Ken Hitchcock, 61, was an associate coach under Babcock at the 2010 Olympic Winter Games in Vancouver, winning his fourth gold medal, and fifth medal overall in international competition with Canada. The native of Edmonton was also a member of the coaching staff for Canada at the 2002 and 2006 Olympic Winter Games. Hitchcock has just completed his second season as head coach of the NHL’s St. Louis Blues. He was previously a head coach in Columbus, Philadelphia and Dallas, leading the Stars to their first and only Stanley Cup in 1999. Internationally, Hitchcock has coached Canada on the international stages a total of seven times, including three Olympics (2002, 2006, 2010), two IIHF World Championships (2002, 2008), one World Cup of Hockey (2004) and one IIHF World Junior Championship (1988).
Claude Julien, 53, is in his sixth season as head coach of the NHL’s Boston Bruins, leading the team to its first Stanley Cup in 39 years in 2011 and winning the Jack Adams Award as the NHL’s top coach in 2009. Julien has served on Canadian coaching staffs on four previous occasions, as an assistant coach at the 2006 IIHF World Championship, winning a bronze medal as head coach of Canada’s National Junior Team at the 2000 IIHF World Junior Championship, a silver medal as an assistant coach at the 1999 IIHF World Junior Championship and a gold medal as head coach of Canada’s National Men’s Summer Under-18 Team at the 1997 Three Nations Cup. Julien has also served as an NHL head coach in over 700 games, including stints with the Bruins, Montreal Canadiens and New Jersey Devils.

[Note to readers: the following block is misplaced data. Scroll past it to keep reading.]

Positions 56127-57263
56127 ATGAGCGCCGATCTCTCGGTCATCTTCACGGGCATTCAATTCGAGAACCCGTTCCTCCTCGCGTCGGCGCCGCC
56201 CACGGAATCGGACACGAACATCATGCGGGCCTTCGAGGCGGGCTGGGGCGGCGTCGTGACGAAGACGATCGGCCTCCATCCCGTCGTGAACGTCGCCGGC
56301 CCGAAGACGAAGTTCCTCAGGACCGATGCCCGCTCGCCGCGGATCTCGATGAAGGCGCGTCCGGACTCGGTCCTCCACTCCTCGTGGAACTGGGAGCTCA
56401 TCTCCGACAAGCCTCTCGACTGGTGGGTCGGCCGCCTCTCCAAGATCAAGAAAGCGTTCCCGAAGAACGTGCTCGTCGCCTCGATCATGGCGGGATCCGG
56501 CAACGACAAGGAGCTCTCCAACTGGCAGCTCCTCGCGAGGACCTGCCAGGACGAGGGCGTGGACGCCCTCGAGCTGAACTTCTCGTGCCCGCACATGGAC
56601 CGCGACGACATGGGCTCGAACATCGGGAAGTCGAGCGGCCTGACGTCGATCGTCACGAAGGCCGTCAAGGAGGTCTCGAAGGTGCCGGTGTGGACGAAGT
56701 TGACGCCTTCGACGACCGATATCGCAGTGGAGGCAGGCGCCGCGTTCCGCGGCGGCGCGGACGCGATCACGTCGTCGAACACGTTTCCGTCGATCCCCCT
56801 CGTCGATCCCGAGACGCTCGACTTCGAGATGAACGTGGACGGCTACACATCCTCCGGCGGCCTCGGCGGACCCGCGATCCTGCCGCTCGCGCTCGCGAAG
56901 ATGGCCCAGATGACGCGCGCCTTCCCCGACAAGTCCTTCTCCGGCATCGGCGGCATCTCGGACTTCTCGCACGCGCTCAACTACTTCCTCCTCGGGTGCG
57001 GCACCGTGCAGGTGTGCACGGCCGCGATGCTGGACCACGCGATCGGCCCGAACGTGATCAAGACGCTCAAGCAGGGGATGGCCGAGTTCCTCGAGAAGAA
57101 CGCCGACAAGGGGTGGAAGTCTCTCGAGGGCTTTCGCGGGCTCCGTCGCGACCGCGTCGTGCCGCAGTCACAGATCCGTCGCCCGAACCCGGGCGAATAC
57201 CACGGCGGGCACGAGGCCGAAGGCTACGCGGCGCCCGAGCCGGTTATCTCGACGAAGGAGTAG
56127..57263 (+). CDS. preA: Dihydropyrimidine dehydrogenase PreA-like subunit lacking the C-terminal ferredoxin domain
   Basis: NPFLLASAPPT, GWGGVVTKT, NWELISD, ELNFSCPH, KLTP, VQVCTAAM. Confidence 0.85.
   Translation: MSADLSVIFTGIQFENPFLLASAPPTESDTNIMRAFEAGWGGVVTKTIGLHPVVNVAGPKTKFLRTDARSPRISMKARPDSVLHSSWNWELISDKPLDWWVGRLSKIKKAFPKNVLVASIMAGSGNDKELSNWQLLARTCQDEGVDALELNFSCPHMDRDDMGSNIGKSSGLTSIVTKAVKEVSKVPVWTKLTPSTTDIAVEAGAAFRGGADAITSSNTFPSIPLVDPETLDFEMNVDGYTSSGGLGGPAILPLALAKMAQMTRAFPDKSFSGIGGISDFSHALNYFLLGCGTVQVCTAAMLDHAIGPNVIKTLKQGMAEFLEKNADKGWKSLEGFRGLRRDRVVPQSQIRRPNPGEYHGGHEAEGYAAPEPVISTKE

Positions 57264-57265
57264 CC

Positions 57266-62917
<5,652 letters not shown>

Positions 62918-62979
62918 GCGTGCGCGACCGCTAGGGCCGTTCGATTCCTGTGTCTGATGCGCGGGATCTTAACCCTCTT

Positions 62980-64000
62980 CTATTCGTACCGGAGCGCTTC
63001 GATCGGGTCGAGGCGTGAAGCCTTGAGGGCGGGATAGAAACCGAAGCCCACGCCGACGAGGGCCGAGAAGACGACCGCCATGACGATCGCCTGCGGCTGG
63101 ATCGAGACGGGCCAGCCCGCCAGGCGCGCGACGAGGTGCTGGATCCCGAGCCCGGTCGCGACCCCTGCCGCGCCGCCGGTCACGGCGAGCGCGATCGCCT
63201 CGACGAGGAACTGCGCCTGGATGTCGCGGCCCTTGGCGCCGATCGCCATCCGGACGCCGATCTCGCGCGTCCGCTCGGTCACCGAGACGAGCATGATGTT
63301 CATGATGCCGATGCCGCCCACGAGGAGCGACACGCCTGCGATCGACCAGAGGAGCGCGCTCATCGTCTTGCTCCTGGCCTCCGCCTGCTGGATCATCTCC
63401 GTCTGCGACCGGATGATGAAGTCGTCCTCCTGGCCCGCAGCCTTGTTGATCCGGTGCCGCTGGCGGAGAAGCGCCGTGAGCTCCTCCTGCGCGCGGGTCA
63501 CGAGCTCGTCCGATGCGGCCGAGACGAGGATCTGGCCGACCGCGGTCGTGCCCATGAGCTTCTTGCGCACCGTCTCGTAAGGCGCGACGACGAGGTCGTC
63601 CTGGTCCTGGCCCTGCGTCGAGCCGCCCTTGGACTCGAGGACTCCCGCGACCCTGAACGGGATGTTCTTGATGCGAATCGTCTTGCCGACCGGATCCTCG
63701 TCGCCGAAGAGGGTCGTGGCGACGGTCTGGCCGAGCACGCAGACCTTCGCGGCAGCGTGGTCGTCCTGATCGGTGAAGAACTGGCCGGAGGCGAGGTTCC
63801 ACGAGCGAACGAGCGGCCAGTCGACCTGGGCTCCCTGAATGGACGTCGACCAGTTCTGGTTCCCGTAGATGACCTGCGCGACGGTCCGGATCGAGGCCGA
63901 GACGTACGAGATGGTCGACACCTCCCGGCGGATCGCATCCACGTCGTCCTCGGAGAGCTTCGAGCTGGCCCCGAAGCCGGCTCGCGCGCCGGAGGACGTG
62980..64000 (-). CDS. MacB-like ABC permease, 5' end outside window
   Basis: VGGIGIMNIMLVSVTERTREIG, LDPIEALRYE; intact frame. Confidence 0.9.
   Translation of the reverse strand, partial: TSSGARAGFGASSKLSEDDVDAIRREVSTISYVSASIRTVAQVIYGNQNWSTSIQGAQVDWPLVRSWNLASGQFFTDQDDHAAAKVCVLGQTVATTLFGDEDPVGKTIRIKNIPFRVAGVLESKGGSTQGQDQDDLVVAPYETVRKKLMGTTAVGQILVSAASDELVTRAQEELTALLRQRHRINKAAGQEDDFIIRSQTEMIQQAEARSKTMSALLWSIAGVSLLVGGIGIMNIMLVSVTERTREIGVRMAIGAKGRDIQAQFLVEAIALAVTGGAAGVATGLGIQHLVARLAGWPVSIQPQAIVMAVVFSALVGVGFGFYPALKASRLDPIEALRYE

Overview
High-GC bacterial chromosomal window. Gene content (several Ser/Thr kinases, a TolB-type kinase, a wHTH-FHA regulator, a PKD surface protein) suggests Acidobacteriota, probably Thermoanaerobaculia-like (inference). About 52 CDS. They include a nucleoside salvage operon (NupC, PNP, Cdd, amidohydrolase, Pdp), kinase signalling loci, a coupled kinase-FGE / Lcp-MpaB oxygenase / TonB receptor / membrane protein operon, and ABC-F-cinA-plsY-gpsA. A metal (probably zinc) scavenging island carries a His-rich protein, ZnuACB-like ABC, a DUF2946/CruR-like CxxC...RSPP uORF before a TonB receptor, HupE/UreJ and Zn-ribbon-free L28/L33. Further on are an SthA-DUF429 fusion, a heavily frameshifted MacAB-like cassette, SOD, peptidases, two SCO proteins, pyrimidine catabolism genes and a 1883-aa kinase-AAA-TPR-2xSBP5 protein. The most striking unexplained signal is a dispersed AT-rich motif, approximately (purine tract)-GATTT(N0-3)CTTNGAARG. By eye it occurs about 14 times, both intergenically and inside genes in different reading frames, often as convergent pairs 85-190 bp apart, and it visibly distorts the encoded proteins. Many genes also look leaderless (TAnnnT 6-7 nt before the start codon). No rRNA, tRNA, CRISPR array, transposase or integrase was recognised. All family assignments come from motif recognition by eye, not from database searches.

Lindy Ruff, 53, was an associate coach under Babcock at the 2010 Olympic Winter Games in Vancouver, winning gold. He was Canada’s head coach at the 2008 IIHF World Championship in Switzerland, winning a silver medal, and at the 2013 IIHF Ice Hockey World Championship. The native of Warburg, Alta., was hired as head coach of the NHL’s Dallas Stars on June 21, 2013 after spending more than 15 years as head coach of the NHL’s Buffalo Sabres, becoming the winningest coach in franchise history. Ruff ranks second all-time in NHL history for most games coached with one franchise and most wins with one franchise, trailing only Al Arbour of the New York Islanders in both categories. Prior to joining Buffalo, Ruff was an assistant coach with the NHL’s Florida Panthers for three seasons. As a player, Ruff appeared in 691 regular season games, including parts of 10 seasons with Buffalo and three seasons with the New York Rangers.
47 players invited
Hockey Canada, along with Canada’s National Men’s Team management group, has invited 47 players to attend a national team orientation camp from Aug. 25-28 in Calgary.
The orientation camp will offer the opportunity for management, the coaching staff and Hockey Canada to present the players with the team’s plans for Sochi, such as playing systems, international rules and regulations and logistics. Hockey Canada held similar camps prior to the 2002, 2006 and 2010 Olympic Winter Games.
“I would like to congratulate the players being invited today to our orientation camp,” said Yzerman. “This marks an important step for this program, as it is our only opportunity to be together as a group before Sochi.”